To start creating partitions, delete existing ones, then select the free space and click the Create button. For this tutorial, four partitions (/boot, /, Swap and /home) will be created. Be sure to toggle to expert mode. Even in the disk partitioning window, it gives you better options.

Note that the installer supports LVM, the Linux Logical Volume Manager, but it is not the default. A future article will offer a step-by-step guide on how to install Mandriva 2011 on an LVM disk partitioning scheme.
Manual Partition Mandriva 2011

For the boot partition, a disk space of 300 to 500MB is normal across most Linux and BSD distributions. The default file system is ext4, but you may choose “Linux Native” from the “Filesystem type” dropdown menu. “Linux Native” is ext2, a non-journaling file system. If Mandriva is the first distribution or operating system on the disk, the installer will create this as a primary partition, but it does not hurt to select “Primary” from the “Preference” menu. Click Ok when you are satisfied with your choices.
Mandriva 2011 Boot Partition

With the boot partition created, select the remaining free space and click Create. Note that this step will have to be repeated for the other partitions as well.
Mandriva 2011 Manual Partition

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5 Comments

  1. Sachin says:

    Hi,

    I want to try Linux first time. I want to go for Mandriva since I read the reviews and even tried the Launch option of it. I am facing problem in installing this on HDD.

    I already have Windows XP on c: drive (80GB), Windows 7 on D: (60GB), and F Drive (14 GB). I want to install it on F for now and after using it for a while if I am comfortable I want to shrink other two and allocate or remove one of them and make Mandriva my main OS.

    I tried installing it without SWAP drive and mistakenly selected Native Linux as file system. Only thing I was scared to select was mount drive. It gave me options as shown in the figure above where one option was sda3 which is the 3rd partition where I wanted to install. Then installation was complete and reboot done.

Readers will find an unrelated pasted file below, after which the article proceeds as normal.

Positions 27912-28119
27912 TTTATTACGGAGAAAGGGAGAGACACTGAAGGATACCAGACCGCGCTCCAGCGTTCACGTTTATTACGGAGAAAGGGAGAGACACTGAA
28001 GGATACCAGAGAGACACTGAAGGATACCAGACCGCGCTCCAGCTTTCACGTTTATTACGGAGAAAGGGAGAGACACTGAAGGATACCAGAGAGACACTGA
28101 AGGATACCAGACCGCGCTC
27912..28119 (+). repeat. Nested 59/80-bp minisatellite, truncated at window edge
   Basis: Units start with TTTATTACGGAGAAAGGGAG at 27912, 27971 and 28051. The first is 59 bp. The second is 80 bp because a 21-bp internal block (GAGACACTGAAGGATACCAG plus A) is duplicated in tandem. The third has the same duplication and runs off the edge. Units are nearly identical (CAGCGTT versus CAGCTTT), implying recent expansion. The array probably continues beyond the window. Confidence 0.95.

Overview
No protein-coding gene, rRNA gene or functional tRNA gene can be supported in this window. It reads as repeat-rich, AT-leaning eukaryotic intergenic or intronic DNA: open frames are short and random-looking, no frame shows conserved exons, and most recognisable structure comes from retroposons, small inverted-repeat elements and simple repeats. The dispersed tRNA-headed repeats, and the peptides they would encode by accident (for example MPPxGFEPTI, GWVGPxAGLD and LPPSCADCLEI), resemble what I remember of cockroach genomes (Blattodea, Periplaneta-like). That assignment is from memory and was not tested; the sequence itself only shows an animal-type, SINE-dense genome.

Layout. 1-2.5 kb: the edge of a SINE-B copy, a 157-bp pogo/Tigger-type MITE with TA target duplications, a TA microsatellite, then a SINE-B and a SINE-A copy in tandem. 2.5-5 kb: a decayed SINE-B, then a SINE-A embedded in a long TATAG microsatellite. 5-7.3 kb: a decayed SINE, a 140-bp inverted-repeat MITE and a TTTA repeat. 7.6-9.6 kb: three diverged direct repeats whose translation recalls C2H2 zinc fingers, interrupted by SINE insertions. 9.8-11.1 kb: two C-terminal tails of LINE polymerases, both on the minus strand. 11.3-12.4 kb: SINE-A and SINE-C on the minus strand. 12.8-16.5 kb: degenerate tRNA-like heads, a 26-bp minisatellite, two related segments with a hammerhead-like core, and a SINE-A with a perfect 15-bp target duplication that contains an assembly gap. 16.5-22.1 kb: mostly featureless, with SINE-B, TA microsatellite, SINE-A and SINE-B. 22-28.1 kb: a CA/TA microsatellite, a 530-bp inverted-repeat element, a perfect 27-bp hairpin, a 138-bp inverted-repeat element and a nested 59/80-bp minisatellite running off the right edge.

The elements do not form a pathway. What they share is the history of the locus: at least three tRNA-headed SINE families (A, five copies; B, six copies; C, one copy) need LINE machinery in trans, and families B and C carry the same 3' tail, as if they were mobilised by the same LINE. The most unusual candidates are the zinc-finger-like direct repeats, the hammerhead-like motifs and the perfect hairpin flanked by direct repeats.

On reboot I saw same options as before i.e. one for windows 7 and other for windows XP but no option for Mandriva.

    What did I do wrong?

    How to get Mandriva as third option for booting?

    Thanks,
    Sachin.

    • finid says:

      After installation, have you able to boot into XP and 7?

      Keep in mind that if you have 3 HDD and you are installing on the third disk, that disk (F in this case) will be sdc and its partitions will start from sdc1 upwards. So sda3 is the 3rd partition of the first disk, that is, where XP is installed.

      Another question is, where did you install Mandriva’s boot loader? A recommended location in this type of configuration, is to install it in the MBR of sdc, the disk where Mandriva is installed. That way, you do not have to mess with Windows’ boot manager. If that is where you installed GRUB (Mandriva boot loader), then you will not see an option to boot into Mandriva.

      One thing you could do then is to access the BIOS boot menu and change the boot disk to sdc,

  2. Ben says:

    My problems starts from there. After partitioning, it asks to reboot. After reboot, it begins all over again. – Lanuch or Install. This went for 4 times until I put UBUNTU back into the PC. I need a Help!

  3. you can encrypt root says:

    You can create an encrypted LVM and / inside that. Works with suspend and hibernate. Tested in Mandriva 2010.2 (and earlier afair) and Mageia 1.